Surdegs Kanelbullar, Sourdough Cinnamon Buns. Made easy

kanelbullar-cinnamon buns

Cinnamon buns are a must in Sweden. They are generally eaten in the afternoon, with coffee and milk (here called “latte”, an abbreviation of the Italian caffe-latte) and they are usually yeast-based.

Being a strong believer of the many health benefits of sourdough fermentation (plus I do love the deep flavor it gives to bread) I tried my hands at a yeast-free version.

When looking at available recipes in Swedish and English, the process looked always quite complicated. A 24-h version is very popular here in Sweden.

Being always struggling with time, I realized such a long process would not have worked for me. So I made up my own version, with a shorter rising time of 8 hours. Enough for a healthy fermentation and actually doable.

One thing though to take into account… room temperature (especially for the final proofing) was quite high. Comprised between 24 and 28 degrees. If you don’t have a room which can get that warm I recommend using your oven. Turned off and with the light on.


You Need
160 g active liquid starter
800 g all-purpose flour
390 g milk
50 g water
90 g caster sugar
1/2 teaspoon salt
1-2 teaspoon ground cardamon
150 g butter

150 g butter (room temperature)
90 g sugar
2 tablespoon cinnamon

250 Brown sugar
200 Water
Pearl sugar (optional)

How To
1. Add all the ingredients but the butter and knead until you have a smooth dough.
2. Now add the butter at room temperature, little by little, always kneading. Keep kneading until butter is fully incorporated and your dough doesn’t break easily when stretched.
3. Transfer the dough in a plastic container or a large bowl, stretch and fold a few times in the bowl and the n let rest, covered, in a warm spot for about 4 hours.
4. Always check on the dough. When you see that volume has increased at least 1 and 1/2 times since the start, then you are ready to roll the dough on a heavily floured surface into a long rectangle about 1 cm thick. If you do not have much kneading space, divide the dough in two and make two shorter rectangles).
5. Prepare the filling by combining the ingredients in a little bowl.
6. Spread the filling on 2/3 of the dough, lenghtwise, and then fold the dough on itself, making three folds, lenghtwise, starting from the part without filling.
7. Cut 1 1/2 cm wide stripes from the folded dough.
8. Roll one end of each stripe around your finger and roll the rest all around it, removing the knot from your finger in the end and closing the free edge under. It is fun! Here you can see a video of the traditional Swedish way.
9. Place the buns on parchment paper and over baking trays and let rest somewhere warm (your oven with the light on, for instance) for about 4 hours.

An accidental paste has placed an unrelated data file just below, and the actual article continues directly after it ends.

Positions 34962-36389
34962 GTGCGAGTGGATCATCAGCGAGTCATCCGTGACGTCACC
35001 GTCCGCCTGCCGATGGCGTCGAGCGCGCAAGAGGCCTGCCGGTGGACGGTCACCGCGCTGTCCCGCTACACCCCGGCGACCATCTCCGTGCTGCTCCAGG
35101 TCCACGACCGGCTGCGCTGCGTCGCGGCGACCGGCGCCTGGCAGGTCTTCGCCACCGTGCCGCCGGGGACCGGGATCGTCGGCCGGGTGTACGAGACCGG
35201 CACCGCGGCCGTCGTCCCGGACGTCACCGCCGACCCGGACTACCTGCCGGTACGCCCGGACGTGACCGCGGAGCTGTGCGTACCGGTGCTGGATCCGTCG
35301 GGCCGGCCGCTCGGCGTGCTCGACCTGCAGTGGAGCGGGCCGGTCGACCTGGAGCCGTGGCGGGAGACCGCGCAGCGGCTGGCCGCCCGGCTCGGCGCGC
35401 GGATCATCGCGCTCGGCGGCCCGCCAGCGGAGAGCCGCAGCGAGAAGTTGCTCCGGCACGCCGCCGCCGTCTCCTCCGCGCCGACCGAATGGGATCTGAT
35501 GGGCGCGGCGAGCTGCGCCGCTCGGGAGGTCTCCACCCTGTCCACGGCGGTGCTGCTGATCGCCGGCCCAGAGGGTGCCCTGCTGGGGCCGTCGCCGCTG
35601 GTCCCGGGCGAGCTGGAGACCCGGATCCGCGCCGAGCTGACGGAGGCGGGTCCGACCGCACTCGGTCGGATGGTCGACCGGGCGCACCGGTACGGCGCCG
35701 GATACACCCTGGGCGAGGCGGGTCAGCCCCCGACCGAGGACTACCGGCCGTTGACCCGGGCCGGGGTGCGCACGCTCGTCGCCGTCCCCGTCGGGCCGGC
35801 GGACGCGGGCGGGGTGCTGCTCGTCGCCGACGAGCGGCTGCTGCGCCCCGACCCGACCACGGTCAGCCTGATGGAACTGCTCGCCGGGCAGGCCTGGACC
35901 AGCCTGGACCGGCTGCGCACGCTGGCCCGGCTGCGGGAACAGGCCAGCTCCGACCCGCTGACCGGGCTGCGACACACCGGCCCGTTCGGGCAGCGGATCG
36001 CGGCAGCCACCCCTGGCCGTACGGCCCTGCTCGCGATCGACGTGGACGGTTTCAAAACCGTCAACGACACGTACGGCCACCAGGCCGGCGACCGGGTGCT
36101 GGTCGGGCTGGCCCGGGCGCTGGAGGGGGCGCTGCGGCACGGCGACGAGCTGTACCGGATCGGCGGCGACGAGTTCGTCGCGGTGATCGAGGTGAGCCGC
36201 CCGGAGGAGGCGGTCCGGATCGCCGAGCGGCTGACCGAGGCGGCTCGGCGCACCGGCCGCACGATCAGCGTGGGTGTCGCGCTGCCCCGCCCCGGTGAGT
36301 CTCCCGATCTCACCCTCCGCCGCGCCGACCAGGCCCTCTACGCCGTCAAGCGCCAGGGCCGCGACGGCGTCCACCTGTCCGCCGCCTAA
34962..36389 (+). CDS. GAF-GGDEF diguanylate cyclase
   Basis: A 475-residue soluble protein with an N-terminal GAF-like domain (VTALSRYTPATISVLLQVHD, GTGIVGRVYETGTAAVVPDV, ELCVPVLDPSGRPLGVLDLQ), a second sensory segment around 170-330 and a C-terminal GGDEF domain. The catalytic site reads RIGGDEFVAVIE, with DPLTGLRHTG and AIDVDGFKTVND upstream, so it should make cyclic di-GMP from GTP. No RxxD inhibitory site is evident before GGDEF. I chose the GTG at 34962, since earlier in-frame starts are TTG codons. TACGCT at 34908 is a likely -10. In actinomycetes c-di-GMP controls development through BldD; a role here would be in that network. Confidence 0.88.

10. Make a syrup with the brown sugar and the water and let it cool.
11. Brush the buns with some water or milk and eventually add pearled sugar if you can find it. Otherwise leave them as they are.
12. Bake at 230 C for 10 minutes than lower the temperature to 190 and bake until golden brown also on the bottom of the buns.
13. While the buns are cooling down, brush them with the syrup.

kanelbulle-cinnamon bun

kanelbullar-cinnamon buns

CONSIDERATIONS: I was very satisfied with the dough, it rose wonderfully well, hope it works for you too. As for the shaping, I think perfection is still to achieve, but this was surely a good start -my daughter’s Swedish friends said they tasted like store bought and coming from a kid that is a compliment, I am sure.

kanelbullar-cinnamon buns

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Barbara Elisi

Hi there! I am the "soul" behind Bread & Companatico. My main interest is the preservation of bread tradition and craft, with an eye to health. I hope you are having a good time reading this blog, and please don't be shy to connect with me through comments or emails and do keep on bread-ing! 🙂

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11 replies
  1. Milagros Echenique
    Milagros Echenique says:

    Love that “easy way” and no yeast version ..Thank you Barbara …They look delicious …I’m gonna try this weekend 😉

  2. Andreas
    Andreas says:


    I am intrigued by the recepie, but it does not fit my schedule well. Do you think that replacing the warm 4 hour warm proofing with an overnight cold proof could be possible (and give similar results)?


    • Barbara Elisi
      Barbara Elisi says:

      of course cold proofing is always an option. not sure about timing for the final proofing in this case, but it would most likely longer. also, I don’t know how this dough would behave with a cold bulk (in terms of times, what I mean is that 12 h in the cold may not be as effective as 4 h warm), curious to hear about your experiment. I was planning to try this myself, now I have a further reason.

    • Barbara Elisi
      Barbara Elisi says:

      hi there Jenni! so long time not “seeing” you 🙂 glad you like these, can’t wait to see your version!

    • Barbara Elisi
      Barbara Elisi says:

      hi there Karin!!
      I actually have a confession to make: I don’t like cardamom and I don’t like cinnamon buns 🙂
      but my daugther loves them, so I had to learn!

  3. Anna
    Anna says:

    Ciao Barbara,

    I have just found your blog love it!

    I’m Italian, my boyfriend is Swedish, we both have lived in London for ages. We both love kanelbullar (who doesn’t?). Is there any way – you think – to make these vegan? A sourdough version with no butter?

    • Barbara Elisi
      Barbara Elisi says:

      Hi Anna!
      Thank you for stopping by. Of course you can do a vegan version of these: substitute butter with margarine. The result will be very similar, but of course margarine is less healthy than butter, however, if eaten once in a while it won’t kill you 🙂 good luck and let me know how you like them!


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